Field walls give an indication of times past.
Photo and caption by Ulu Mau Pua Nui

Rain-fed agricultural systems were commonly used on the island of Hawai’i and areas of Maui prior to European contact. In the 19th century, these systems were mostly abandoned and very little is known about how they functioned.

Ulu Mau Puanui is a non-profit organization formed for research and educational purposes to discover and understand how Hawaiians sustained rain-fed (unirrigated) intensive farming for centuries and how it may inform our current efforts to live sustainably.

The organization manages the gardens at Puanui, provides educational programs and collaborates with various educational and cultural organizations that provide learning opportunities for students, teachers, families and community.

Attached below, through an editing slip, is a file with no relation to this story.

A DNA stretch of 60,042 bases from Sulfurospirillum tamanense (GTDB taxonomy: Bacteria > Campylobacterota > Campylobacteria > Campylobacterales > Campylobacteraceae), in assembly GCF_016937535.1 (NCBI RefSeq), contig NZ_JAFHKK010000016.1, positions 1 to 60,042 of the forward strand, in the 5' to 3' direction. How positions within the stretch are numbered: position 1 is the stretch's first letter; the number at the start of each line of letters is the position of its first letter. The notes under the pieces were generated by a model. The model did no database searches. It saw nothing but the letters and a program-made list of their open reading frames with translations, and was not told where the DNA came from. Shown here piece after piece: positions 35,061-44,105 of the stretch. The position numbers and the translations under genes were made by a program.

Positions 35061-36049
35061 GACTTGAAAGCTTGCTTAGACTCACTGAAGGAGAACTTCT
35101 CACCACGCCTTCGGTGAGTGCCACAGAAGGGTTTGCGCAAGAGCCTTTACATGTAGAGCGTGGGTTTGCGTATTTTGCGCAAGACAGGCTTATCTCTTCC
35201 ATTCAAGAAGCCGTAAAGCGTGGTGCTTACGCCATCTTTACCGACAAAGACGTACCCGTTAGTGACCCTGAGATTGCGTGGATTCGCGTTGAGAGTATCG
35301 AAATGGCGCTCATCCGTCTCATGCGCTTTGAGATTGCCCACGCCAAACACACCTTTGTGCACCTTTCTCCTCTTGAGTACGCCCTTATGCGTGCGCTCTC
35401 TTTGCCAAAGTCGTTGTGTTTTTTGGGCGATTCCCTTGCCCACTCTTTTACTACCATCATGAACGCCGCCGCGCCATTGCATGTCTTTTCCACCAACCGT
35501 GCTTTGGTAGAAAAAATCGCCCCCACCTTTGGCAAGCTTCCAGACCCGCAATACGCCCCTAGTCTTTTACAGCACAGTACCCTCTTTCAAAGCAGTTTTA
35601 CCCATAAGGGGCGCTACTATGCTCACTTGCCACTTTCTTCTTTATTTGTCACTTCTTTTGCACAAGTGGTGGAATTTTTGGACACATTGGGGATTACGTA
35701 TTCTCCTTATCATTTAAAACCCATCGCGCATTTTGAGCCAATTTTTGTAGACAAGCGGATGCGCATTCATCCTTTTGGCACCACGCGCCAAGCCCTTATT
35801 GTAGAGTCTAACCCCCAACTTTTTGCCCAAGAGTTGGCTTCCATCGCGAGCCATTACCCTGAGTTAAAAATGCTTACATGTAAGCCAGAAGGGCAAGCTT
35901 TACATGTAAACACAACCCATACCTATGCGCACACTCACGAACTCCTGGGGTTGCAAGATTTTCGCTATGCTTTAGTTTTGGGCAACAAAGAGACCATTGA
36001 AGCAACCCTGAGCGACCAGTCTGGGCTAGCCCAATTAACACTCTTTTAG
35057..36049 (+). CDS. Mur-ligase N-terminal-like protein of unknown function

Puanui is one of the thirty-three ahupua’a in leeward Kohala that make up the Kohala Field System. The ahupua’a of Puanui is owned by Kamehameha Schools. Ulu Mau Puanui works in partnership with Kamehameha Schools to perpetuate Hawaii’s culture through land-based education and culturally-driven science.

Photo by Ulu Mau Pua Nui

Visit Ulu Mau Puanui and read the articles below to explore the use of dryland agriculture in Hawaii.

Restoring people and productivity to Puanui: challenges and opportunities in the restoration of an intensive rain-fed Hawaiian field system

Indigenous Polynesian Agriculture in Hawaiʻi

Restoration of ‘Aina Malo‘o on Hawai‘i Island: Expanding Biocultural Relationships